By: Abigail M

            Most everyone has been frustrated with their school’s dress code at one point or another, unless their school has uniforms. There are some schools with some overboard rules like no skirts and no unnatural hair colors while some have the more well-known rules like no ripped jeans and the iconic cover your shoulders rule. I didn’t know I had skin on my shoulders until I heard of the dress code and now I am saved from the embarrassment of distracting everyone with my shoulder (note the obvious sarcasm here).

            Lately, it’s been brought to attention that dress codes tend to be sexist, since rules like no yoga pants with shirts that cover your butt, no visible bra strap, and no skinny jeans usually don’t apply to guys. A dress code is understandable if people have body parts falling out of their clothes, but some of them are going to have to change.
            At several schools there are posters being put up in a sign of protest. They usually say things like “Respect Existence or Expect Resistance”, “Girls wear shorts in order to stay cool when it’s hot, not for you or anyone else”, “We are worth more than our clothes, put our education above what we wear”, a drawing of a skeleton with “Stop over-sexualizing my meat-suit”, and the most hard-hitting, “When you interrupt a girl’s school day to force her to change clothes or send her home or to ISS because her shorts are too short or her bra straps are visible, you are telling her that making sure boys have a ‘distraction free’ learning environment is more important than her education.”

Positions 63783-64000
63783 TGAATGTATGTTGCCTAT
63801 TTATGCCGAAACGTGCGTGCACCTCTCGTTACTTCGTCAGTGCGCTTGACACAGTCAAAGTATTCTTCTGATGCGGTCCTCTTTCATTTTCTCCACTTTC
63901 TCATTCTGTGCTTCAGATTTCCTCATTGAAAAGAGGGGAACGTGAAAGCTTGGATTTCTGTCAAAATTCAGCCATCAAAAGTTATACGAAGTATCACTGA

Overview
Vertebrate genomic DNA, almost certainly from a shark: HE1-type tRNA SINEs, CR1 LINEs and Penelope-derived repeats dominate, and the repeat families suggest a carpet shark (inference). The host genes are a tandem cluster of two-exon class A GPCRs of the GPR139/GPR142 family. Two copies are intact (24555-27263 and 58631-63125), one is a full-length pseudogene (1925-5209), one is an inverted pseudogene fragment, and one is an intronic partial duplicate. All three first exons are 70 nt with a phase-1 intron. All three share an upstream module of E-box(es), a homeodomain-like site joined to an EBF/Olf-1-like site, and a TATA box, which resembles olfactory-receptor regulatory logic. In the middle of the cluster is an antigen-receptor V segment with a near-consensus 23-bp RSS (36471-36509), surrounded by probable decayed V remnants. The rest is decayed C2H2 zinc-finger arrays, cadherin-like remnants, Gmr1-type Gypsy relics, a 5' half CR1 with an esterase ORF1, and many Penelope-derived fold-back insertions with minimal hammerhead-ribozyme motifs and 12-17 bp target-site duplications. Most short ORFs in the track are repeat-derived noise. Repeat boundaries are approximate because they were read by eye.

Most rules have a justifiable reason behind them but sometimes standards are set just because they can be, or in a “what if” situation. There are protests going on at different schools and the use of #wearenotadistraction is getting more popular. With time, a reasonable dress code can make it’s way across the schools that people with shoulders have to attend.

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